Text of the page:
Writing code is not much different than writing anything else. You have an audience for whom you need to build a coherent and cohesive narrative. However unlike, other things you may write, code is often alinear and therefore hard to follow. Context is missing, and you probably have some ideosynchracies that further occlude the message your trying to deliver. So part of your job an author of code is to try and build as much context for your readers as possible. The story you tell in version control is often a big part of this. You want both your code and your commits to reverberate with intent and empathy for the reader even if it’s only you in the future.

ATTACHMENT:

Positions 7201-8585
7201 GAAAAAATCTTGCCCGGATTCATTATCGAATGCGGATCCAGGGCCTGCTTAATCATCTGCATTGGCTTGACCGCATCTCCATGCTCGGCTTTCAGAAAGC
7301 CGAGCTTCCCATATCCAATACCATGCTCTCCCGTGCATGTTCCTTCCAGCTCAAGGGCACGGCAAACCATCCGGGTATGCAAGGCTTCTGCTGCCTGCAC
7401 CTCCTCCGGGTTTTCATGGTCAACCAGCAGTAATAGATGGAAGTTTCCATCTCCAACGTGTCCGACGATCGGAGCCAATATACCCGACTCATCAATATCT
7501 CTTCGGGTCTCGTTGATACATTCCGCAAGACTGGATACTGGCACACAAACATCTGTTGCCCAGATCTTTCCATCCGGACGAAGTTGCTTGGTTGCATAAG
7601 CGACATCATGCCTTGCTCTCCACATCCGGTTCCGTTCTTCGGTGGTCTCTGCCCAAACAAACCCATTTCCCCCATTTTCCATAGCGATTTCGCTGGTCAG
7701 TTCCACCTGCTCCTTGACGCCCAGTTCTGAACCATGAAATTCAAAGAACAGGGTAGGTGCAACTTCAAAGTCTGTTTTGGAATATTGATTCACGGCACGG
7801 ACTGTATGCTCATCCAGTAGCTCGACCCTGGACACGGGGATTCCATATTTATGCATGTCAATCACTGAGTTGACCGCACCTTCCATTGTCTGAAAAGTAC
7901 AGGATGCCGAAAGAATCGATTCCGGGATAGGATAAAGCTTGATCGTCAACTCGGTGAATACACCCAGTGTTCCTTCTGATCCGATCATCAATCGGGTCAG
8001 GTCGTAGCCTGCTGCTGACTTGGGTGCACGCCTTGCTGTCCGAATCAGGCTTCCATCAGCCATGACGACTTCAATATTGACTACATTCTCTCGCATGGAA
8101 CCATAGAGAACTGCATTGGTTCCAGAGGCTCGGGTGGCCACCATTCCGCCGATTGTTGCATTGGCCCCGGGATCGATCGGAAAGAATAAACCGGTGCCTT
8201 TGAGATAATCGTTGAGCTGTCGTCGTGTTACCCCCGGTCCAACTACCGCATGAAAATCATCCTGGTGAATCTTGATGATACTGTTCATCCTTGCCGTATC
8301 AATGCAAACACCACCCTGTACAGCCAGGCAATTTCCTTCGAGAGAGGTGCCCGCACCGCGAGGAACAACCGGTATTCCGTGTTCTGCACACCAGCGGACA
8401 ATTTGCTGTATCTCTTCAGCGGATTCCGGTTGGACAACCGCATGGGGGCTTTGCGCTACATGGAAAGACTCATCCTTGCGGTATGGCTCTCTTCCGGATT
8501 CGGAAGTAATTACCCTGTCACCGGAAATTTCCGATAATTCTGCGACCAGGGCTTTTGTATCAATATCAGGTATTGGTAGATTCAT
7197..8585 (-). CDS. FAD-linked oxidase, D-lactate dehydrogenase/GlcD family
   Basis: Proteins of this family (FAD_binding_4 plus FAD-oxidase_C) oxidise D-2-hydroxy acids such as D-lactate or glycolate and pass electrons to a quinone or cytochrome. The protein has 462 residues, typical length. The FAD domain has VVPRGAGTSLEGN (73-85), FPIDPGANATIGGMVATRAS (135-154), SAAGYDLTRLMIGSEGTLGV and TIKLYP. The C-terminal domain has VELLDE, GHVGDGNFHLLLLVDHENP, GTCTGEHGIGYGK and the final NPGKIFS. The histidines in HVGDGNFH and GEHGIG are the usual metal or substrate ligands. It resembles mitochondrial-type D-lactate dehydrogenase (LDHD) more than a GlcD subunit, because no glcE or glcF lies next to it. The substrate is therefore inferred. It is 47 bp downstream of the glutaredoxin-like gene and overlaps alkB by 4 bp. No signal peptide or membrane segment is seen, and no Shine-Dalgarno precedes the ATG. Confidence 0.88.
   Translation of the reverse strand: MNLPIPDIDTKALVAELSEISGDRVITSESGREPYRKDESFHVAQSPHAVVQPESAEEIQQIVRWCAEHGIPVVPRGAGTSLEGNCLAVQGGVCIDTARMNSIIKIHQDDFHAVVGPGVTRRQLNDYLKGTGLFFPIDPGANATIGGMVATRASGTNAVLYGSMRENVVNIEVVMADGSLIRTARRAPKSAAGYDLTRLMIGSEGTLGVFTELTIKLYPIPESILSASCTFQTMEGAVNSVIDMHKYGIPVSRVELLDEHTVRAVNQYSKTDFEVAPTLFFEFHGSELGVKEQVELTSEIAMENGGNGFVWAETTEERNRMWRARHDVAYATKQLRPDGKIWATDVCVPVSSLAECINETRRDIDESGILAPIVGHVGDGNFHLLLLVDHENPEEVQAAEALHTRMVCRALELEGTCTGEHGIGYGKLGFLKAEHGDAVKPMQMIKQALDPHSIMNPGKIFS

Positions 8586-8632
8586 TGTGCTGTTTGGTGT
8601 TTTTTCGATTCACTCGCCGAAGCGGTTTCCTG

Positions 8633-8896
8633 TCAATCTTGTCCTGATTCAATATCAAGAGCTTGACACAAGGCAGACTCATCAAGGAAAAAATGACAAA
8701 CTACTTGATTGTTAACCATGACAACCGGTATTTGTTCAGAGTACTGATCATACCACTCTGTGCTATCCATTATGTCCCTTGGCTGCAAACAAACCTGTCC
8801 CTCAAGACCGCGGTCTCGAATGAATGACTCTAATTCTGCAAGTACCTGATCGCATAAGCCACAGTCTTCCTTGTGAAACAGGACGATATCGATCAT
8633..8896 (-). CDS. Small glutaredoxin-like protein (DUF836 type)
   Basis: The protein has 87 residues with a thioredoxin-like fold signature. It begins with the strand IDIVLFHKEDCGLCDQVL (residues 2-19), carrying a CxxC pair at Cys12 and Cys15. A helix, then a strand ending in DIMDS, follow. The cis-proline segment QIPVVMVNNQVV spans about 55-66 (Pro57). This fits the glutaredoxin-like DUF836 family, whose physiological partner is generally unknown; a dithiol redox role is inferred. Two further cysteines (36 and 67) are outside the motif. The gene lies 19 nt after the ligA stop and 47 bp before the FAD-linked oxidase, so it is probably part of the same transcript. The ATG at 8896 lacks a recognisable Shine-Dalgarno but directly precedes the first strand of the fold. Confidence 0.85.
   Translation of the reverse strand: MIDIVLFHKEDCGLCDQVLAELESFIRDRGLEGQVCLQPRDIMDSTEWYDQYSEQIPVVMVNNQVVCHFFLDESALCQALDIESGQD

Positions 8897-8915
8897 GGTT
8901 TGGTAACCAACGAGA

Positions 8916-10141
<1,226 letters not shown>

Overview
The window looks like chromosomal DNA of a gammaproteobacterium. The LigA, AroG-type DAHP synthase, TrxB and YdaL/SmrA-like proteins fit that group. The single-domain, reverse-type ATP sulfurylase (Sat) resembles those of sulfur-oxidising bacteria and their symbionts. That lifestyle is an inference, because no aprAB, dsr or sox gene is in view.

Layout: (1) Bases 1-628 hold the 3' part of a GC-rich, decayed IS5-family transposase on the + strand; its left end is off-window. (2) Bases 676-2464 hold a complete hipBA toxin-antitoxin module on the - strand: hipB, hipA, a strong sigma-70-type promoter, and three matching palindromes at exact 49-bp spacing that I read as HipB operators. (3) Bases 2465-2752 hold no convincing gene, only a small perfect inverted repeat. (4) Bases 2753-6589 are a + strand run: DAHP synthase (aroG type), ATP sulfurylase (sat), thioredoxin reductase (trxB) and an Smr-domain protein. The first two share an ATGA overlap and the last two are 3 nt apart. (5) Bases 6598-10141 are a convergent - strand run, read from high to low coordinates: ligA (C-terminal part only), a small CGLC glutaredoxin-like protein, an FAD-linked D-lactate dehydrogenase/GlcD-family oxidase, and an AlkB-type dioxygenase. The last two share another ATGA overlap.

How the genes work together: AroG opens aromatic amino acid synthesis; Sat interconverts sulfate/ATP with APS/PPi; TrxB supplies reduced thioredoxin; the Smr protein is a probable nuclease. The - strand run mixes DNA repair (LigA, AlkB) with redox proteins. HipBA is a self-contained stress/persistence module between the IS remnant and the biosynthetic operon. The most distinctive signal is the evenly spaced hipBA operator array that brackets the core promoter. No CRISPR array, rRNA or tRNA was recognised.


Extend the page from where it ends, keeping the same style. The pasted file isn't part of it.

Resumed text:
It’s your job to make sure people understand what you are talking about. If your asking a question, make it as easy as possible for the person you’re questioning to answer. If you do the work up front of defining the problem in a way that it’s easy to understand you’ll sometimes find that you were just asking the question to have another person do that work for you. As with most other contexts, be sure to think before you speak or write. The impulse to be heard is a strong one, and it rarely matches other people’s impulses to listen.